Tag Archives: China

US Asset Bubbles Crack as Frantic China “Restricts” Outbound Investments, by Wolf Richter

Chinese investors, and the Chinese government, have realized they don’t want to be the greatest of the greater fools. From Wolf Richter at wolfstreet.com:

What happens to prices when the biggest, reckless buyer walks away?

China’s State Council has issued guidelines on what Chinese companies can and cannot acquire overseas. The purpose is to “promote healthy growth of overseas investment and prevent risks.” These risks would be that the $18 trillion of Chinese corporate debt will balloon further, though much of this debt is already going bad, and that it will blow up, triggering a spectacular financial crisis. This is to be avoided.

So Chinese companies have been given priorities, and their efforts to invest in overseas commercial real estate – such as office towers and apartment buildings – in hotels, and in Hollywood will be axed.

What’s on:

The guideline intends to drive the output of China’s products, technology and services, and deepen cooperation with countries involved in the Belt and Road Initiative.

The government will support “eligible” Chinese companies “to make overseas investment and join in the construction of projects in the Belt and Road Initiative.”

These enterprises should take the lead to export China’s superior technology and equipment, upgrade the nation’s research and manufacturing ability, and make up the shortage of energy and resources through prudent cooperation in oil, gas and other resources.

What’s off:

Other investments will be “restricted,” particularly those “against the peaceful development, win-win cooperation, and China’s macro control policies.” These policies are now being implemented to dodge this spectacular financial crisis.

Among those outbound investments and acquisitions that will be “restricted” and that directly impact US markets and valuations are:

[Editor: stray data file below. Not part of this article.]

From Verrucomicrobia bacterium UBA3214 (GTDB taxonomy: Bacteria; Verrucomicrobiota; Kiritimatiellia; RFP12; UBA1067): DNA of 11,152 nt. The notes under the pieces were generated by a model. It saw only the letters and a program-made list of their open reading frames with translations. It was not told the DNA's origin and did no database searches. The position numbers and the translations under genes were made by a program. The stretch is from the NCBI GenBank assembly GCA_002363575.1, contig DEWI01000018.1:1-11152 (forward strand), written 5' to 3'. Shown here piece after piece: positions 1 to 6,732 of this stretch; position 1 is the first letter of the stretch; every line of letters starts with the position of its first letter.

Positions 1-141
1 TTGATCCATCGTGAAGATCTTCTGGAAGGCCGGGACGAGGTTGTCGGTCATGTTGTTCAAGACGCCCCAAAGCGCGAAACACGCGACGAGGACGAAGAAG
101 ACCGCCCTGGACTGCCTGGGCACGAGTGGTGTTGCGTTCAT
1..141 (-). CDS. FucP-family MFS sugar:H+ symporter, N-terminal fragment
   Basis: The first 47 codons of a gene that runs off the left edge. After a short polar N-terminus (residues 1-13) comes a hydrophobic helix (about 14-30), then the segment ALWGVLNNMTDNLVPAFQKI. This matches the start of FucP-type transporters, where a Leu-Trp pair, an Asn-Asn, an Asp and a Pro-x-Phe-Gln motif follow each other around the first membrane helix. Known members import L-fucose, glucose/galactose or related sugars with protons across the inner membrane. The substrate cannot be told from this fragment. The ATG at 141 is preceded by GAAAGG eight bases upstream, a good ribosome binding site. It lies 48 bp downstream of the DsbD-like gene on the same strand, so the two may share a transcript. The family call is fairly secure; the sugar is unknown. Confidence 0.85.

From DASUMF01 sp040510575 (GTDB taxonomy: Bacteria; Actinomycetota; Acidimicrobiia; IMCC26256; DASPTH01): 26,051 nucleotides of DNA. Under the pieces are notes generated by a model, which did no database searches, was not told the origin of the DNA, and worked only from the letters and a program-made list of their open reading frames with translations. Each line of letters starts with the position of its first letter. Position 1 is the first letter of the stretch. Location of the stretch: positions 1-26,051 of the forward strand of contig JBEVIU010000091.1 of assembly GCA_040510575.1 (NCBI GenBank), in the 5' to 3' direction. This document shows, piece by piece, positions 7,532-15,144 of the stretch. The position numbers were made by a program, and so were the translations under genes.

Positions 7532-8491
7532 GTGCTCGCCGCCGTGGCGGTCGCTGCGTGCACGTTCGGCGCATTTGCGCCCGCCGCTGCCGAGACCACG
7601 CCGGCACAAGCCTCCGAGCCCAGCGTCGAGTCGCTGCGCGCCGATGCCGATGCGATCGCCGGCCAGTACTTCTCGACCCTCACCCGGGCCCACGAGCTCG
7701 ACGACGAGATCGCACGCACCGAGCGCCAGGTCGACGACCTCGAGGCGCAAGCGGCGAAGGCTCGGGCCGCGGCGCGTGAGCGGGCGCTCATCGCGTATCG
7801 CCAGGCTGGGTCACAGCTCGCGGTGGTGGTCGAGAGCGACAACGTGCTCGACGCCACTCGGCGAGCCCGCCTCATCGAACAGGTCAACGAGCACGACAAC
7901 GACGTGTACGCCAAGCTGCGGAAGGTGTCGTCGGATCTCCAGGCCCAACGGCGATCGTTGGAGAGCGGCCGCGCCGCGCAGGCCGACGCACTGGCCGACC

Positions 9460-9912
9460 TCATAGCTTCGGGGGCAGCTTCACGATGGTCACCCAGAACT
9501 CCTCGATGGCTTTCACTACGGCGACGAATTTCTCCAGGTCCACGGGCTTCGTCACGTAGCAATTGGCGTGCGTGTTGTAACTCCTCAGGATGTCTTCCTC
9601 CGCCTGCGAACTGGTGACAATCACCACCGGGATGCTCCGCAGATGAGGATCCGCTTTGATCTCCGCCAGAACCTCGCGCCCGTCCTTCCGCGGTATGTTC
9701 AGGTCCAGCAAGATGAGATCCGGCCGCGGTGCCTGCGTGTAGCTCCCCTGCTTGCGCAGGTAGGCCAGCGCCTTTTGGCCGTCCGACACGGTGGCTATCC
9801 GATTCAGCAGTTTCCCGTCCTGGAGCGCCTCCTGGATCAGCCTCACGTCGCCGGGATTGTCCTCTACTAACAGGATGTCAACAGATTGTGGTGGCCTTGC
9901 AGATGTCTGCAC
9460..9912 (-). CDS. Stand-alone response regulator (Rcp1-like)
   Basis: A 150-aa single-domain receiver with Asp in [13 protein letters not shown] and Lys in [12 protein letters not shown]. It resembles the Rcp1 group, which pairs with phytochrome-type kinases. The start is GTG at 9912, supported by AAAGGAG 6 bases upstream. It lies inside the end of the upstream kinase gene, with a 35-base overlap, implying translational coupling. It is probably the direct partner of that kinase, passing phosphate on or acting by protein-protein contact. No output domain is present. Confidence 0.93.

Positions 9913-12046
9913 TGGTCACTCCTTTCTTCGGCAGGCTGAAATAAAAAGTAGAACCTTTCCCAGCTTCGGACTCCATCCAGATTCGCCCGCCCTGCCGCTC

• “Real estate”
  • “Hotels”
  • “Entertainment”

To continue reading: US Asset Bubbles Crack as Frantic China “Restricts” Outbound Investments

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Gavekal On The Coming Clash Of Empires: Russia’s Role As A Global Game-Changer, by Charles and Louis-Vincent Gave

This is an excellent survey of the world’s geopolitical landscape SLL has seen; long but worth the read. From Charles and Louis-Vincent Gave at Gavekal via zerohedge.com:

Carthago Est Delenda

Carthage must be destroyed”. Cato the elder would conclude his speeches in the Roman Senate with the admonition that salt should be spread on the ruins of Rome’s rival. Listening to the US media over these summer holidays from Grand Lake, Oklahoma, it is hard to escape the conclusion that most of the American media, and US congress, feels the same way about Russia. Which is odd given that the Cold War supposedly ended almost 30 years ago.

But then again, a quick study of history shows that clashes between land and sea-based empires have been a fairly steady constant of Western civilization. Think of Athens versus Sparta, Greece versus Persia, Rome versus Carthage, England versus Napoleon, and more recently the US versus Germany and Japan (when World War II saw the US transform itself from a land-based empire to a sea-based empire in order to defeat Germany and Japan), and of course the more recent contest between the US and the Soviet Union.

The maritime advantage

Such fights have been staples of history books, from Plutarch to Toynbee. Victory has mostly belonged to the maritime empires as they tend to depend more on trade and typically promote more de-centralized structures; land-based empires by contrast usually repress individual freedoms and centralize power. Of course the maritime power does not always win; Cato the elder did after all get his wish posthumously.

With this in mind, consider a mental map of the productive land masses in the world today. Very roughly put, the world currently has three important zones of production, with each accounting for about a third of world GDP.

  1. North and South America: This is a sort of island and is not reachable by land from the rest of the world. It constitutes the heart of what could be called the current “maritime” empire.
  2. Europe ex-Russia: This is an economic and technological power as large as the US but a military minnow. Its last two wars have been fought between the then dominant maritime power (the US), first against Germany, then the Soviet Union to gain the control of the so called “old continent”.
  3. A resurgent Asia: Here China is playing the role of the “land-based challenger” to the “maritime hegemon.”

To continue reading: Gavekal On The Coming Clash Of Empires: Russia’s Role As A Global Game-Changer

Is North Korea Showing the Emperor is Naked? By Pepe Escobar

North Korea may be in the perfect position to show the limits of US power. From Pepe Escobar at lewrockwell.com:

Amid the thick fog of (rhetorical) war between Washington and Pyongyang, it’s still possible to detect some fascinating writing on the (unbuilt) wall.

A case can be made that President Trump is using North Korea to kick the 24/7 Russia-gate narrative out of the US news cycle. It’s certainly working. After all, in Exceptionalistan weltanschauung, the prospect of war and its possible rewards certainly trumps hazy accusations of Russian hacking and election interference.